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Parents, do not let your kids...

Updated: Apr 29





Be Disrespectful

When kids are routinely not respectful to you or another adult, they are basically sending a loud and clear message that they don't think they need to consider how others may feel or think.


Not treating you with respect and being rude to other adults is a bad habit that kids can quickly grow into.

If your child speaks to you or another adult rudely or uses backtalk, then take them aside as soon as possible after the incident and let them know in private that they will not be allowed to participate in fun things or will lose access to things they like, such as video games or TV time, unless they learn how to treat others the way they want to be treated. Be as detailed (specific) as possible on what you mean by "treated".


Kids learn by example. Thank them when they do something for you, say "please," and treat them respectfully.


Act with Defiance or Ignore you

Often, kids who don't respect authority don't listen. While your child may truly be distracted when you, it can also be the case that they're not listening because they don't think there will be any consequences for not listening.


If they're willfully ignoring you and doing something you ask them not to do (or vice versa), discipline them right away. Take them away from the action, whether it's a family dinner or a play date, and ask them to reset themself while they think about why their choice to ignore you is not acceptable.


Allow them to come back and show you how they can "do over" those last few moments and be a better listener. If they refuse, give them consequences (such as not getting something they want to losing privileges like time with friends or TV or computer time).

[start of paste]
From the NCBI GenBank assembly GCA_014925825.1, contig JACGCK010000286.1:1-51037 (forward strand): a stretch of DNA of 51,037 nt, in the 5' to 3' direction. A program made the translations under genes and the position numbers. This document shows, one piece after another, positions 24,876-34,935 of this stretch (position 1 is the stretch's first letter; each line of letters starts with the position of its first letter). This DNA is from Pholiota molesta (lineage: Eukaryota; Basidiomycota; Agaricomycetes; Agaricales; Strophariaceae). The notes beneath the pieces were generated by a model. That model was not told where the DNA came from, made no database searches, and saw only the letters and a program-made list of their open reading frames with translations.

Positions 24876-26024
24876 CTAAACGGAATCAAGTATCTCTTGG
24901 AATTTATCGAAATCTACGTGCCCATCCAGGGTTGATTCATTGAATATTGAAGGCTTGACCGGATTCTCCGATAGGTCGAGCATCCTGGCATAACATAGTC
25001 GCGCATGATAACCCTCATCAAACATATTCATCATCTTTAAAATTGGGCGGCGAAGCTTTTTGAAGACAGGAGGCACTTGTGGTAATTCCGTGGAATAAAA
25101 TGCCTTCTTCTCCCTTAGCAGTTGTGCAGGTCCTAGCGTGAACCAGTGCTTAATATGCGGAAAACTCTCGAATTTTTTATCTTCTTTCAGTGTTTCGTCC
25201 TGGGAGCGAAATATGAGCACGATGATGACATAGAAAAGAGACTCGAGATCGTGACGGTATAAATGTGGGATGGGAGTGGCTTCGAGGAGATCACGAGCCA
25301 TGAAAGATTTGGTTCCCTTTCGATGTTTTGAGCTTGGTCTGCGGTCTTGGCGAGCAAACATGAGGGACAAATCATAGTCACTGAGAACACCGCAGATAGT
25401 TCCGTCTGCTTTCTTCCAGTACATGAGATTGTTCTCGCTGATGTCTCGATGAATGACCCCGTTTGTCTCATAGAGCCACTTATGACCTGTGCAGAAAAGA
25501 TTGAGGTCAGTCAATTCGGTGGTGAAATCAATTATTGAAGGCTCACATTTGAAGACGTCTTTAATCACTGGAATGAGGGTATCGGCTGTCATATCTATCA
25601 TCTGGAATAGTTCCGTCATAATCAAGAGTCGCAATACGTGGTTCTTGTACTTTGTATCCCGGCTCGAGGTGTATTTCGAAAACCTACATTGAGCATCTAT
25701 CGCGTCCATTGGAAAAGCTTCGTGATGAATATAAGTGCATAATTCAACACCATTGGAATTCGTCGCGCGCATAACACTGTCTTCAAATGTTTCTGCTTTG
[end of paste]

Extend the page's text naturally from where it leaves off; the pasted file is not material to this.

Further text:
Be Ungrateful or Greedy

While it's natural for parents to want to give their kids the things they want and need, giving kids nearly everything they want and need is definitely the opposite of good.


To prevent kids from focusing on getting the things they want, let them earn or save allowance money to buy some of the things they want. Teach them how to experience and express gratitude and volunteer to help others.


Teaching kids how to be charitable and think about those who don't have the things they do is a great way to tone down greed and encourage them to appreciate what they have.


Tantruming or Pouting

Seeing a full-blown screaming and crying fit (and its equally bad behavior cousins pouting and whining) in a school-age child is less acceptable. A 5- or 6-year-old may have an occasional meltdown, but they should be on their way to learning how to express their frustrations in a more controlled, calm and respectful way.


The next time your child throws a fit, ask them to go into a room or a corner and sit down until they feel calmer. Some kids may need help doing this, so you can provide assistance by remaining present and modeling calm.


Once they have reset their emotions and can listen, talk about why tantrums will make it less likely that they'll get what they want. Talk about how they could have handled the situation better and ask them to stop, take a deep breath, and think about those better choices the next time they feel frustrated.


Lying

All kids engage in deceit at some point, and very young children are often unable to distinguish between lying and imaginative play. But as kids get older, they may deliberately tell lies for specific reasons (to avoid getting into trouble, for instance).


If your child is making a habit of telling fibs, take steps immediately to find out what's behind the behavior, make it clear that you want them to stop, and show them why lying can be harmful to relationships.


Cheating

Whether it's a board game or other playful competition, some younger kids may cheat simply because they want to win. But older kids, who develop a sense of right and wrong, may cheat

deliberately (say, on a test at school). Talk to your child about how cheating lessens their achievements and emphasize the importance of fair play.


Handling these bad behaviors now will leave you feeling grateful later if/when you see other kids doing the wrong thing and behaving horribly. After all, who wants to hang out with a rude or tantruming teenager?

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